# Sequences as Conventional Interfaces

## Sequences as Abstractions

Let's explore more into the concept of abstraction. One major benefit of using abstraction is that it helps us clean up code and increase readability. Some of the functions that we write for sequences can be generalized and abstracted using Higher Order Functions. This idea can be summarized by the following steps:

• Find a recurring pattern in our code
• Abstract each element in the pattern using HOFs
• Redefine our code with using the abstraction

Here are two example functions that will help demonstrate this idea.

sum-odd-squares takes in a tree containing numbers and adds together the square of each odd element in the tree:

(define (sum-odd-squares tree)
(cond ((null? tree) 0)
((not (pair? tree))
(if (odd? tree) (square tree) 0))
(else (+ (sum-odd-squares (car tree))
(sum-odd-squares (cdr tree))))))


even-fibs takes in a number n, and returns a list of even fibonacci numbers up to and including n:

(define (even-fibs n)
(define (next k)
(if (> k n)
nil
(let ((f (fib k)))
(if (even? f)
(cons f (next (+ k 1)))
(next (+ k 1))))))
(next 0))


From a first glance at the two functions, we might say "These two functions have nothing in common!". Sure, the functions look completely different but they do share the same logic: The first step in our idea was to find a recurring pattern in our code. From how we've described recursion in previous lessons, you might dissect sum-odd-squares and even-fibs by base cases and recursive calls. Now, let's see what each function does from a different perspective:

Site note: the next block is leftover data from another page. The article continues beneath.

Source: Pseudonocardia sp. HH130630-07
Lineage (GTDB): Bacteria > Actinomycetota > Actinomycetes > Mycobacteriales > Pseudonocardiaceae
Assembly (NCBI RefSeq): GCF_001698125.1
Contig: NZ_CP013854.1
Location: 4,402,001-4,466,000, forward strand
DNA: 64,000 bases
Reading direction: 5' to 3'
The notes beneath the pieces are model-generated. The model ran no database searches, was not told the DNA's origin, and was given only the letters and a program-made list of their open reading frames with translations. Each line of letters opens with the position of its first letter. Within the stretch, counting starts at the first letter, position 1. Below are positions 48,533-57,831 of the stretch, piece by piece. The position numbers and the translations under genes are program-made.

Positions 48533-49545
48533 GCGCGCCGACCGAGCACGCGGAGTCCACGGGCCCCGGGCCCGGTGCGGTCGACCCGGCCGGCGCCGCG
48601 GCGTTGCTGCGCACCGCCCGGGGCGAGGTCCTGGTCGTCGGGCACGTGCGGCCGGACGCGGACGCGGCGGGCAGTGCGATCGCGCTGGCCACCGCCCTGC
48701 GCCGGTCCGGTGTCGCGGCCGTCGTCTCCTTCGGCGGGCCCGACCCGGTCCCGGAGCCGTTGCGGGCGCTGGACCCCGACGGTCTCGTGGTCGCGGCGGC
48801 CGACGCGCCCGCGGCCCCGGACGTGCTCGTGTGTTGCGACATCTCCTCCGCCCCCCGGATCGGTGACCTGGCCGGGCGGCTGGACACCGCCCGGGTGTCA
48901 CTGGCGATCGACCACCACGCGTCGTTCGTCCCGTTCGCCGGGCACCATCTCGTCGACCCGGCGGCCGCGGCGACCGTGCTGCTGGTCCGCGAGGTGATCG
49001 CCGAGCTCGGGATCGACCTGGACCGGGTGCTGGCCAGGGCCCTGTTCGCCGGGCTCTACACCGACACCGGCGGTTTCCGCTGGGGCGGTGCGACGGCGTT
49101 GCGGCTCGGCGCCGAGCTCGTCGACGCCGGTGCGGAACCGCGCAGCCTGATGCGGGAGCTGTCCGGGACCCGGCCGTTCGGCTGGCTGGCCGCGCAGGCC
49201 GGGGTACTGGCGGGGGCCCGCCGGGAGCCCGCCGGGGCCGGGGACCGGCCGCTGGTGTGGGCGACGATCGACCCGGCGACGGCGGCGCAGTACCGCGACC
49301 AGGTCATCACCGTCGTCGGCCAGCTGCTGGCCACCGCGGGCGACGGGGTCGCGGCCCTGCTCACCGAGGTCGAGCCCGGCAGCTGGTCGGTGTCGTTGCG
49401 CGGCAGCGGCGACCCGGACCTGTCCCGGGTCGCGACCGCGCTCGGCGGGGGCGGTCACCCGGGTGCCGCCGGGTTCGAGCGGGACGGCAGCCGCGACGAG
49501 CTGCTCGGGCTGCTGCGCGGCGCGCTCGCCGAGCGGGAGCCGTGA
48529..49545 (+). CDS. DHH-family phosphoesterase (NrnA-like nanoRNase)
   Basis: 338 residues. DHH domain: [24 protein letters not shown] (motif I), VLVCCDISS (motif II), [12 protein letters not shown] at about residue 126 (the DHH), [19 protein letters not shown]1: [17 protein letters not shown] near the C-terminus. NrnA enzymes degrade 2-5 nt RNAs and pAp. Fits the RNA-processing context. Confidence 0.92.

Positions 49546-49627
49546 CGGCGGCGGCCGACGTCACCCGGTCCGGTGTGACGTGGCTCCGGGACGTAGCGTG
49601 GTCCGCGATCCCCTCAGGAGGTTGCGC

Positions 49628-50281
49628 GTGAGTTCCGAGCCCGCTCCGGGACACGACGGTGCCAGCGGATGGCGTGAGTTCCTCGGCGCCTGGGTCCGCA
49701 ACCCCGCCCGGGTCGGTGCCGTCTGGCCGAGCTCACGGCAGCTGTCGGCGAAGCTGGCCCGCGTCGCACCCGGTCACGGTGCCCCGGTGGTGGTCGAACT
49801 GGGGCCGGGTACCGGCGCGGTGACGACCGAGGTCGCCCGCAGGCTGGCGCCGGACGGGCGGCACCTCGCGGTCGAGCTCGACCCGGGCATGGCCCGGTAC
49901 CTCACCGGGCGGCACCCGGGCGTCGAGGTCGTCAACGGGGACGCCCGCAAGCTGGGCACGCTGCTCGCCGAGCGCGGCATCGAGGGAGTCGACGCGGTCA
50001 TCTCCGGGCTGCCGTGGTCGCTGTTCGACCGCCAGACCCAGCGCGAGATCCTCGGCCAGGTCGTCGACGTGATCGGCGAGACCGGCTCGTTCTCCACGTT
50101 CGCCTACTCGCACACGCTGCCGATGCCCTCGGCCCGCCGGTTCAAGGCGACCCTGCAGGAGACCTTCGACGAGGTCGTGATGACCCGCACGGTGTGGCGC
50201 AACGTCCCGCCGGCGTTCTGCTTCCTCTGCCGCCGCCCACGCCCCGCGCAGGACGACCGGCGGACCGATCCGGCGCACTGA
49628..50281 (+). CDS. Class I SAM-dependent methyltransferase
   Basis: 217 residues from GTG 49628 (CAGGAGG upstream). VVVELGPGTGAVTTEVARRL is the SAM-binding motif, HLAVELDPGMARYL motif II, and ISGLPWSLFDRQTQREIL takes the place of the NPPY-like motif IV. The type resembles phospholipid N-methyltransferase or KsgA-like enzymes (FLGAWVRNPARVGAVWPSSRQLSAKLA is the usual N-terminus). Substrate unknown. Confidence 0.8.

sum-odd-squares:

• enumerates the leaves of a tree
• filters out the nodes with even data, leaving only odd-valued nodes
• maps the function square onto each of the remaining nodes, and finally
• accumulates the results by adding them together, starting with 0.

even-fibs:

• enumerates the integers from 0 to n
• maps the function fib onto each integer
• filters out the odd numbers, leaving only even Fibonacci numbers, and finally
• accumulates the results using cons, starting with the empty list.

What pattern do we see here? What at first seemed like two very different functions can now be summarized into four major parts: enumeration, filtering, accumulation, and computation. This is great, because now we can use HOFs to abstract our code. This leads us to step two of our abstraction idea. But before that, let's go over some HOFs.

## Map

We went over the map HOF in Lesson 4. You may want to go back for a quick refresher.

## Filter

filter takes in two arguments, predicate and sequence, and returns the sequence with only the elements of that sequence that satisfy predicate.

(define (filter predicate sequence)
(cond ((null? sequence) nil)
((predicate (car sequence))
(cons (car sequence)
(filter predicate (cdr sequence))))
(else (filter predicate (cdr sequence)))))


What do the following expressions return?
(filter (lambda (x) (= (remainder x 2) 0)) (list 0 1 2 3 4 5))

(filter equal? '(bongo celia momo laval laburrita bongo))


## Accumulate